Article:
You might’ve noticed that we at The Contract Shop® are pretty vocal when it comes to protecting yourself from unnecessary legal drama. That’s like, our thing. And thanks to the internet, protecting your business website with things like terms and conditions and privacy policies is suuuuuper important.
But wait. What if your business is brand new, you just got your website built, and you’re not yet registered? What if you’re just freelancing but have a website to give people a place to find you?
First, let’s recap what “registering a business” means, because it can mean a lot of different things for a lot of different folks.
If you’ve already taken those first few steps to making your business legit, you’ve probably already written your business plan and applied for an EIN. Now, you may be considering how toregister your business name.
More specifically, you may be deciding whether to form an LLC or file a DBA, also known as “doing business as.” A DBA is also called a fictitious business name, not because it’s imaginary, but because your business operates under a different legal name.
If you go with a DBA, you might have to register the DBA with your state agency responsible for business filings. Or, you might need to register your DBA with your city or county.Or you might not need to register your DBA at all! It all depends on your state’s requirements.
Not sure you’re ready to form an LLC? Generally, you might be ready if you have regular clients or sales, want to start hiring a team, or you’re making at least $40k in revenue. If you tick most of those boxes, you can easily file your LLC and have a “registered” business” in minutes.
“How to register a business” for some people may also mean “how to get a business license or permit.” This is another thing that’s totally dependent on your location. Your county, city, or state will dictate what licenses or permits you’ll need to operate your biz.
If you operate a restaurant, for example, you’ll need specific licenses and permits to serve food or alcoholic beverages. If you sell things subject to sales tax, you might need a seller’s permit. Licenses and permits are yet another step to take when legally starting your business.
Last but not least, registering your business might meanregistering your trademarks. Trademarking your business helps it stand out from the competition and ensures your customers don’t confuse it for another brand.
Besides your business name, you might also trademark your logo, labels, product names, special process, signature frameworks, and other business things you want to protect.
That previous section about what “registering your business” means? Whatever the phrase means to you, all three of those tasksdon’t need to be completed before you launch your biz.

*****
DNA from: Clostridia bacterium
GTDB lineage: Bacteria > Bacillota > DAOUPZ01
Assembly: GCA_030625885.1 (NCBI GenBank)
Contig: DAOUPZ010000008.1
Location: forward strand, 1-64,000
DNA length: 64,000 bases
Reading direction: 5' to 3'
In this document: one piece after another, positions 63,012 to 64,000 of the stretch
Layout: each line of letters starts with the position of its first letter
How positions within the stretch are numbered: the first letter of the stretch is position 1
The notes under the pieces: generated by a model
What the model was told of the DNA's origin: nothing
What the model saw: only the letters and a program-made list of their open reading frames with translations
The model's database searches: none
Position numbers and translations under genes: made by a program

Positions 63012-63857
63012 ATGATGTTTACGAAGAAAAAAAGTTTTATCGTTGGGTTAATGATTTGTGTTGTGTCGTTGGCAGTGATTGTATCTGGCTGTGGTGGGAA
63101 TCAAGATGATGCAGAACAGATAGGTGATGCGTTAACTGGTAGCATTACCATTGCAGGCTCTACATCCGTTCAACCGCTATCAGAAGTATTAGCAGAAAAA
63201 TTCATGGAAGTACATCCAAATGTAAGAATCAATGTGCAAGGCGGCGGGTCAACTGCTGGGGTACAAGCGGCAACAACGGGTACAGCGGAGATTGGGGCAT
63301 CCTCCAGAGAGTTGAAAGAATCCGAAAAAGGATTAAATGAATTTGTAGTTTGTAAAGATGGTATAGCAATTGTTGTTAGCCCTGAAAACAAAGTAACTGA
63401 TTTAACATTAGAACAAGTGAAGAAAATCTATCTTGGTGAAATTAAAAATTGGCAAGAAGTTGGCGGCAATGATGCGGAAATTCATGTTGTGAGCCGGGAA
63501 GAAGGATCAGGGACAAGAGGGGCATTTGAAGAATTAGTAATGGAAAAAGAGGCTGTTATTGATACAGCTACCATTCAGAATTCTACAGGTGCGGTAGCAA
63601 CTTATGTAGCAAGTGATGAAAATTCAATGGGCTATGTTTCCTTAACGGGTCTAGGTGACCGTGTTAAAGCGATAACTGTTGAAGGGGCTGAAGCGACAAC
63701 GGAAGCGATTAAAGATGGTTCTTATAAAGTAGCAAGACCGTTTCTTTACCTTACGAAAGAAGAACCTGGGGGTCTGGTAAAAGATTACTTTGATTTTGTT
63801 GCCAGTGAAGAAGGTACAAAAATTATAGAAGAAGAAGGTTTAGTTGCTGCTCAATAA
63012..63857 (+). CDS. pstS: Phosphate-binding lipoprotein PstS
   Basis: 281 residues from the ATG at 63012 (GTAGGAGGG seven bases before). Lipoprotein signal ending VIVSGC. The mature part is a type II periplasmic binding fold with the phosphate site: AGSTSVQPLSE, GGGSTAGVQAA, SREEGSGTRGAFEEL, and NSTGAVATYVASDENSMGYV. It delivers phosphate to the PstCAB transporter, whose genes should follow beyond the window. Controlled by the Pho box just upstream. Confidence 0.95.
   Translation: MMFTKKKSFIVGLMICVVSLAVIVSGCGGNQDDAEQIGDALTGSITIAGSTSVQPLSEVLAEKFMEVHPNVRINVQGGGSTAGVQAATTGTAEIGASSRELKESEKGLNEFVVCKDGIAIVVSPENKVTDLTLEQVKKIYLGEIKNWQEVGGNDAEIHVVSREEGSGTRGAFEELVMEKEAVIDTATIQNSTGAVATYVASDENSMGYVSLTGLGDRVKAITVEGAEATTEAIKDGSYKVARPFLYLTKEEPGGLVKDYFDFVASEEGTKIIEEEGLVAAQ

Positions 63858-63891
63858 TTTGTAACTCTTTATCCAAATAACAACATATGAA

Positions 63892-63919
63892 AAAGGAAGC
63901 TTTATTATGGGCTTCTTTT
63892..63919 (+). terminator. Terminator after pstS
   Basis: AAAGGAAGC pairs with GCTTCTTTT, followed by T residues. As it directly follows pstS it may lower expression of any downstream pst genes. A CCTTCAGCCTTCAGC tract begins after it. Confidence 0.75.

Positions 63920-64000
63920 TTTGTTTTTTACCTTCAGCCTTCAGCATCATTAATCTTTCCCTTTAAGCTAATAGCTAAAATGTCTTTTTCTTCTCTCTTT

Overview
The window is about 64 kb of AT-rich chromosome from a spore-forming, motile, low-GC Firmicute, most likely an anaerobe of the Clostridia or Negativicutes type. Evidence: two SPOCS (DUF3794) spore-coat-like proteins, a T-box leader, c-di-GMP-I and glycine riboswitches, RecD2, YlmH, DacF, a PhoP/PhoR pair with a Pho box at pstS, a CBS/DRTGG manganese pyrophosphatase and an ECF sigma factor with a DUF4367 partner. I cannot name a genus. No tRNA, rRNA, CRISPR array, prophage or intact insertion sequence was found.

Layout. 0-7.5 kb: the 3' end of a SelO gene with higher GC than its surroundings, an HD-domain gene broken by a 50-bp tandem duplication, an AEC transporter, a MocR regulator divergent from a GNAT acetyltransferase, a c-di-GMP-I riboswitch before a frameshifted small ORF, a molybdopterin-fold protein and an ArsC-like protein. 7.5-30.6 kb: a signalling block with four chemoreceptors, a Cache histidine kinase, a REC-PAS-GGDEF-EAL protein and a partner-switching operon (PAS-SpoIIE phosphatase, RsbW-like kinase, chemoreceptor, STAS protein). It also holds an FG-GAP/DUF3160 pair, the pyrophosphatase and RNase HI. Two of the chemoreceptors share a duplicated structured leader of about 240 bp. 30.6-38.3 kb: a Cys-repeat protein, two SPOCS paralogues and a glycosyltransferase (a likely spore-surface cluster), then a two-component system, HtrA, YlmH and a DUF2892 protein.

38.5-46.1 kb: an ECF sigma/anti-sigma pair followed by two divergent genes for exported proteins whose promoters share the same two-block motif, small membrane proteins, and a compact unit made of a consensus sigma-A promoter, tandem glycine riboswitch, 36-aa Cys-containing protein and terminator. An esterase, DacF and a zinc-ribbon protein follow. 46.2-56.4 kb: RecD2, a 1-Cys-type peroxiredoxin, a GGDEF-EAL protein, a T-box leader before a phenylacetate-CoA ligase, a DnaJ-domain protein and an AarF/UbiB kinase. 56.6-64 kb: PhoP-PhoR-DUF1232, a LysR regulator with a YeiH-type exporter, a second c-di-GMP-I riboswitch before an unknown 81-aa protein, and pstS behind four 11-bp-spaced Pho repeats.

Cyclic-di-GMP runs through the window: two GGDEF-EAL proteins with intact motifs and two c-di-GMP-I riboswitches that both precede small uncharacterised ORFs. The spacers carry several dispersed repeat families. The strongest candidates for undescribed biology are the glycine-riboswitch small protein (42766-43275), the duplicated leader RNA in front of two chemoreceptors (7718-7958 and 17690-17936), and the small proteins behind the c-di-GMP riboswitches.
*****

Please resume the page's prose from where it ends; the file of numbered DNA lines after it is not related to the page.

We’ve actually seen a lot of entrepreneurs hesitate or get tripped up because they think those things have to be done first. But they don’t! Like we’ve said in this little blog, you don’t need to have everything ready before you launch, including registering your business.
You can still launch and make sure that your idea is profitable before you jump in with both feet and register your business — whether that means forming an LLC, trademarking your name, or shelling out for business licenses.
Now for the big question: If your biz isn’t registered yet, are your website policies and agreements still legitimate?
The short answer is, yes. (You can exhale now.)
The long answer is, the two things don’t really depend on each other. Let us explain.
You may be able to put off registering your business until you know for sure that you want to proceed with your business plan, but a website is a totally different beast.Whether your business is registered or not OR if you run a persona blog, you should have:
This stuff can be confusing, so we’ll repeat it once more. Reduce your website liability by having those policies in placewhen your website goes live, not when you decide to register your business. Your website or blog needs them regardless of your biz registration.
If you put off having these on your website and decide to wait until you register your business, you could get caught (and fined) for privacy law infringement. As a new biz owner, you want to avoid those kinds of legal headaches, right?
Registering your biz can mean registering its name, taking care of relevant licenses or permits, or trademarking your stuff. They’re all important decisions you need to make for your biz, but you don’t need to check them off your to-do list before you launch your business or your website.
Comments will be approved before showing up.